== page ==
April 10, 2019
Writer: IT Communications Writer

“Imagination is the Discovery Faculty, pre-eminently. It is that which penetrates into the unseen worlds around us, the worlds of Science.”   

  - Ada Lovelace   

   

Augusta Ada Byron, Countess of Lovelace—better known as Ada Lovelace—was the only legitimate child of Lord Byron and Lady Anne Isabella. Her parents separated a month after she was born. She grew up with her mother exposing her to the unusual studies of mathematics and the sciences—all subjects that were typically reserved for men only in that era. When Ada showed great talent in mathematics at a young age, her mother influenced her scientific studies further and hired the best tutors. Dr. Betty Toole, who published transcripts of a selection of Lovelace’s letters in 1992, said, “Her understanding of mathematics was laced with imagination and described in metaphors.”   

 

Ada called her way of thinking ‘poetical science.’ When she was 12 years old, she went about in a logical and methodical manner to try and develop flight by studying the anatomy of birds. She decided what materials she should use, considered the size the wings should be built, the material her flying machine should be built from, and what equipment would be needed. She decided to write a book, Flyology, as a way to illustrate her mathematical findings. Ada wrote, “I have got a scheme to make a thing in the form of a horse with a steam engine in the inside so contrived as to move an immense pair of wings, fixed on the outside of the horse, in such a manner as to carry it up into the air while a person sits on its back.”   

    

The most significant event in her life occurred at the age of 17 when she was introduced to Charles Babbage, an inventor, fellow mathematician, and mechanical engineer. He found the young woman engaging and hungry to learn, and he became so impressed with her that he invited Ada to see a demonstration of his Difference Engine the following month; a two-foot-tall machine that had the ability to calculate numbers. All of Babbage’s guests were amazed by his Difference Engine, but Ada didn’t just find his invention fascinating, she also imagined the potential of the machine. The wife of her math tutor, Sophia De Morgan, observed in her diary with typical early 1800s colonialism that, “When most of the guests looked on with the expression that savages show on seeing a looking glass, Miss Byron, young as she was, understood its working and saw the great beauty of the invention.”   

 

Ada and Babbage formed a friendship that lasted to Ada’s deathbed, at the young age of 36. Ada’s insights into his inventions were greatly due to her imagination and the mathematical calculations she used to back up her findings. Where he saw practicality, she saw potential. Babbage, who called her the “enchantress of numbers,” once wrote that she “has thrown her magical spell around the most abstract of Sciences and has grasped it with a force which few masculine intellects (in our own country at least) could have exerted over it.”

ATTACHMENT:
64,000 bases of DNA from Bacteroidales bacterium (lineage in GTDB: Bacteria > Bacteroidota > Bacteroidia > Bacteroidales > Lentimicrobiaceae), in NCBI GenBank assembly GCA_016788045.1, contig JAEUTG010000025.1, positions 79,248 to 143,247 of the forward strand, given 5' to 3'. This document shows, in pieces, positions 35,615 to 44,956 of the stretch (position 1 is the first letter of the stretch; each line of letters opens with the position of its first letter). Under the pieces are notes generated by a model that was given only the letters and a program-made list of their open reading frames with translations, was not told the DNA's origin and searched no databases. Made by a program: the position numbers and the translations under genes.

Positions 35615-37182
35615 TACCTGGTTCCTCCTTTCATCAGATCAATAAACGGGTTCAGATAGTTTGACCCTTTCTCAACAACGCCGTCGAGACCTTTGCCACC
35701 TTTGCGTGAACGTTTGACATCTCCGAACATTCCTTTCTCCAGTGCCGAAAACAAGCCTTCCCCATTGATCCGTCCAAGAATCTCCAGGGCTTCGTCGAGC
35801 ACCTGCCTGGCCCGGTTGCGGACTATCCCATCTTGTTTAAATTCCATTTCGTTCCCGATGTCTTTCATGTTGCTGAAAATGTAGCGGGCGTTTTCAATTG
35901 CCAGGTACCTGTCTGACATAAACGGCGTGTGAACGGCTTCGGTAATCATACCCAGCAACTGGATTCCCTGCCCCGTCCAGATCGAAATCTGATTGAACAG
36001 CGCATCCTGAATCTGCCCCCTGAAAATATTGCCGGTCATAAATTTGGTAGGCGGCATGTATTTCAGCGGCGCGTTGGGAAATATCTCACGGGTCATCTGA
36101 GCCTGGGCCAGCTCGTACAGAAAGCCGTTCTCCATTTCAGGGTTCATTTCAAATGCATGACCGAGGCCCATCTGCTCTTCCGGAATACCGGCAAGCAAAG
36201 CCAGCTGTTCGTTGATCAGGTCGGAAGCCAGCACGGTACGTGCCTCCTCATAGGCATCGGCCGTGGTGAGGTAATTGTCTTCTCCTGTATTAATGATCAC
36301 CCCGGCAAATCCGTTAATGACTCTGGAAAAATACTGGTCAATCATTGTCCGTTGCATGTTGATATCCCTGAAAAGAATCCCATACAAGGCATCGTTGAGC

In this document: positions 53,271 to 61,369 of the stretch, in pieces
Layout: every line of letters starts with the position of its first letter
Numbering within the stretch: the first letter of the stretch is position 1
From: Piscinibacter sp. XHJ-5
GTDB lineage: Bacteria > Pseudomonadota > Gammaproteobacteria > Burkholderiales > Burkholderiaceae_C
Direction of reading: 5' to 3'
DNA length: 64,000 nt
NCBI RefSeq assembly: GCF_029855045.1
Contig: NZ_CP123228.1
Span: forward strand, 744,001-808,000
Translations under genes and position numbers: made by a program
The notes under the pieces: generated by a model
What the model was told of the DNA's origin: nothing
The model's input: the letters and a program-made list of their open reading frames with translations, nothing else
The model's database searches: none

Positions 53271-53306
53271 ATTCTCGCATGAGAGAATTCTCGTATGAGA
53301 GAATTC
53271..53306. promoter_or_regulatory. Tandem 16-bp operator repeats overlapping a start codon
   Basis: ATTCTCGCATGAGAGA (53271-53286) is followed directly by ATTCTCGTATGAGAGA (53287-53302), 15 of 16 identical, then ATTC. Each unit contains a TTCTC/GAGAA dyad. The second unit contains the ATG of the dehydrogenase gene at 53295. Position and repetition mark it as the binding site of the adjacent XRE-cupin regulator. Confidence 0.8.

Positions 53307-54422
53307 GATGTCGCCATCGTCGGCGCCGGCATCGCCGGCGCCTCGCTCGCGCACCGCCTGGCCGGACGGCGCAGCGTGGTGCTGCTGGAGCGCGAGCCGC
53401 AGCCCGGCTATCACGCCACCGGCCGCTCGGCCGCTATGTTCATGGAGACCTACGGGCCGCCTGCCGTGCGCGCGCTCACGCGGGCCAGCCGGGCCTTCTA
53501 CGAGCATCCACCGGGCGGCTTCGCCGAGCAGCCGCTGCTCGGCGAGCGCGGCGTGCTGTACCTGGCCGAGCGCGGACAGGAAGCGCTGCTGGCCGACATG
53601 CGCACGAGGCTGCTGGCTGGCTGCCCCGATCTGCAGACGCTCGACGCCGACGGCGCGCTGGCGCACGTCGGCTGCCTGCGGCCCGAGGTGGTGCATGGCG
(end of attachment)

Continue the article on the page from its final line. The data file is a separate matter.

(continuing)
It was while Ada was translating Italian mathematician Luigi Menabrea’s article on Babbage’s newest machine, the Analytical Engine, that she truly foresaw how Babbage’s machine could be used. As she translated, Ada appended a set of notes that became so detailed and so long, they were twice the length of Menabrea’s original paper. Ada theorized that like a Jacquard Loom, Babbage’s Analytical Engine could adapt a type of code it could use to create works of art, not just answer equations. She imagined Babbage’s machine as having the power to understand symbols, like writing, and it could be used to create music or art. Ada even had a fleeting notion that machines like the Analytical Engine would one day have the power of artificial intelligence. About the Analytical Engine, Ada wrote, “It can do whatever we know how to order it to perform.”  

    

Ada defied her gender’s perceived norm simply by using her great intellect and imagination, which few women of status found proper. She powered through British society, impressing all who knew her because of her mind. After her death in 1852, her work became largely unknown, yet because Babbage encouraged her to write and publish her translation notes about Menabrea’s article on the Analytical Engine, she was rediscovered in the beginnings of the 19th century. 100 years after her death, her work inspired a British man building his own computer to help end the second world war. Alan Turing, the code breaker. She inspired generations of computer programmers because she used her imagination to ask a simple question—what if?    

    

Oh, and one more thing: In 1986, a new computer code was created by the US Airforce to prevent pilots and commercial flights from accidental collision. They named it, ADA, in honor of Lady Lovelace. 134 years after her death, Ada finally got to fly.